Lafayette Police don't believe there's a connection between the 2011 disappearance of Lauren Spierer, left, of Bloomington, Ind., and Mickey Shunick of Lafayette.
Lafayette Police do not see any possible links between the disappearance more than a week ago of 22-year-old UL student Mickey Shunick and a case in Bloomington, Ind., that bears some similarities. A police spokesman in Lafayette has confirmed that investigators in Indiana have contacted the LPD concerning the disappearance a year ago of 20-year-old Lauren Spierer, who vanished after a night on the town.
The cases bear striking — if coincidental similarities: each involves the disappearance of a young, attractive, blond coed, and in each case a white pickup truck was spotted in surveillance video. But, Cpl. Paul Mouton of the LPD tells a Baton Rouge television station, that’s where the similarities appear to end. “They contacted us and we did share information pertaining the two cases,” Mouton says. “We currently do not think the two are related, but we are looking at the information they provided us to see if there are any similarities.”
This latest twist in the case comes about 48 hours after the discovery of Shunicks black Schwinn bicycle near the Whiskey Bay exit on Interstate 10 in the Atchafalaya Basin. Personnel from several area law enforcement agencies cordoned off the area and conducted a detailed search, but by Monday abandoned that effort after no new evidence was discovered.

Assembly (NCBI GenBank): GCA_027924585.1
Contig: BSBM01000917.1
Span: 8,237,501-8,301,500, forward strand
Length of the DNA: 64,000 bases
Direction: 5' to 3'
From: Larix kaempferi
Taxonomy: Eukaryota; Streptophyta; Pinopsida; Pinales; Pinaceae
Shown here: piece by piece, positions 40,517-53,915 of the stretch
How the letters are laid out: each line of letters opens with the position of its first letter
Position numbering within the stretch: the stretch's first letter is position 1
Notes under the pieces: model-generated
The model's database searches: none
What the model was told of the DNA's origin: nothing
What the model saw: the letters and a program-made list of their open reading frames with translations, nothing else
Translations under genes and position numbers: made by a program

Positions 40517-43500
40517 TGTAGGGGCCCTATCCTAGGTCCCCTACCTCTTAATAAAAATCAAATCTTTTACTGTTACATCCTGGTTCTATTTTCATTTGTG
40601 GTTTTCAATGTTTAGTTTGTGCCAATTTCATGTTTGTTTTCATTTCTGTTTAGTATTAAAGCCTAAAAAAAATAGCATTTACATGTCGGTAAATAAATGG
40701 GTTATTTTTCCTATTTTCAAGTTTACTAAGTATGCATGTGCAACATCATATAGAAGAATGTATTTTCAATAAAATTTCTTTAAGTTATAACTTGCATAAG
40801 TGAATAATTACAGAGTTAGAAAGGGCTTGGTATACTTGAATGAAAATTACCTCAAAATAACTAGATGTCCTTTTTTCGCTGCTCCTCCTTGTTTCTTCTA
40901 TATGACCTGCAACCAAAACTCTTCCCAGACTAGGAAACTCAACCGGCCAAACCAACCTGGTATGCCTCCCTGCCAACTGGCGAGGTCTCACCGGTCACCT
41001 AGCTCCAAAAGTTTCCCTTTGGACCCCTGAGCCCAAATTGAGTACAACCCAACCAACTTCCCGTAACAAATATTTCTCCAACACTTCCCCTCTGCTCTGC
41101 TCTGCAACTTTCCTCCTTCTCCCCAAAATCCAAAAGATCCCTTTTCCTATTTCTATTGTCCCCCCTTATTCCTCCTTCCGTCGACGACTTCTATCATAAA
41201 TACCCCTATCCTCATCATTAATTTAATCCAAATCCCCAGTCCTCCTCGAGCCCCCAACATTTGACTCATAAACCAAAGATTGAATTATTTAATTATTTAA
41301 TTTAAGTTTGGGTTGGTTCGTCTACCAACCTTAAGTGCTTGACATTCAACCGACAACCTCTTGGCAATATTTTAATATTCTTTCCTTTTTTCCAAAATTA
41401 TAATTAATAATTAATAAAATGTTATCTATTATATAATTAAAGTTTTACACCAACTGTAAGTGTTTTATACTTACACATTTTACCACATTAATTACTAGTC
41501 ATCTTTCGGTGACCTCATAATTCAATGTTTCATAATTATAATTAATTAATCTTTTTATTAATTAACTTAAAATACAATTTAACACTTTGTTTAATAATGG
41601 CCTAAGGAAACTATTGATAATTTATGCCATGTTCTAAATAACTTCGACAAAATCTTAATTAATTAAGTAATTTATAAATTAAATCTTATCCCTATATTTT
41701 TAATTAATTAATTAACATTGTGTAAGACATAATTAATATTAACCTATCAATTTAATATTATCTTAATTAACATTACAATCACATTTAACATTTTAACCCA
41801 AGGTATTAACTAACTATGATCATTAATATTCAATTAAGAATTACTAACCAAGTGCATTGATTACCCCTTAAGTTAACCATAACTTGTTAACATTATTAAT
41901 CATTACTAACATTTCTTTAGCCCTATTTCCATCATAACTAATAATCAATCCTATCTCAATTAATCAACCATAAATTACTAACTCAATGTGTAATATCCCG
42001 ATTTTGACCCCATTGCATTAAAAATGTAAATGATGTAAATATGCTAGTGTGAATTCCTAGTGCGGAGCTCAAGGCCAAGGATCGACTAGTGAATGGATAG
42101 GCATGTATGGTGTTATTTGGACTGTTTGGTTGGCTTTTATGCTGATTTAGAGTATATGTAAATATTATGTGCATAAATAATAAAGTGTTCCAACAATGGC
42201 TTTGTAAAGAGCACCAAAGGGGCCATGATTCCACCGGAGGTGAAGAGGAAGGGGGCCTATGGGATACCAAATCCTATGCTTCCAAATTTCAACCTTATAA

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DEC 10 The state's tax amnesty program paid off in a big way, with more money collected than expected, Jeremy Alford writes in LaPolitics. There are laws that govern how that money is supposed to be spent -- but surely the leges will find a way around that, Alford predicts. After all, it has happened before: if there's one thing we're good at, it's robbing Peter to pay Paul.
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DEC 10 The Picayune's Jarvis DeBerry writes about Nelson Mandela in this post. The former President of South Africa, who died last week, was not the simple, sanitized "cuddly" guy being portrayed in the simple-minded, easily-distracted American pop media, he says. He's hoping that Mandela's legacy will not receive the same "whitewash" that has been perpetrated against MLK.
DEC 10 Sen. David Vitter's continued efforts to force a vote on lawmakers' health care doesn't pass the "moral high ground test," columnist Stephanie Grace writes in this post. There's no "real policy argument" here and the vote he's trying to force (in true Vitter style, by embarrassing his colleagues) will accomplish "almost nothing" except hurting people, she says. So if he runs for guv and wins, we can look forward to more pointless, empty political posturing? Great.
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DEC 10 Here's Gambit's take on Gov. Jindal's refusal (so far) to take the Medicaid expansion money. He's done this before, the editorial post says: posture and pose for the cameras, then show up in a dark alley to take the money anyway. That time, he handed out the money using big goofy checks with his name as the payer, the post reminds us. So he's not "entirely allergic" to federal bucks after all, the post says.
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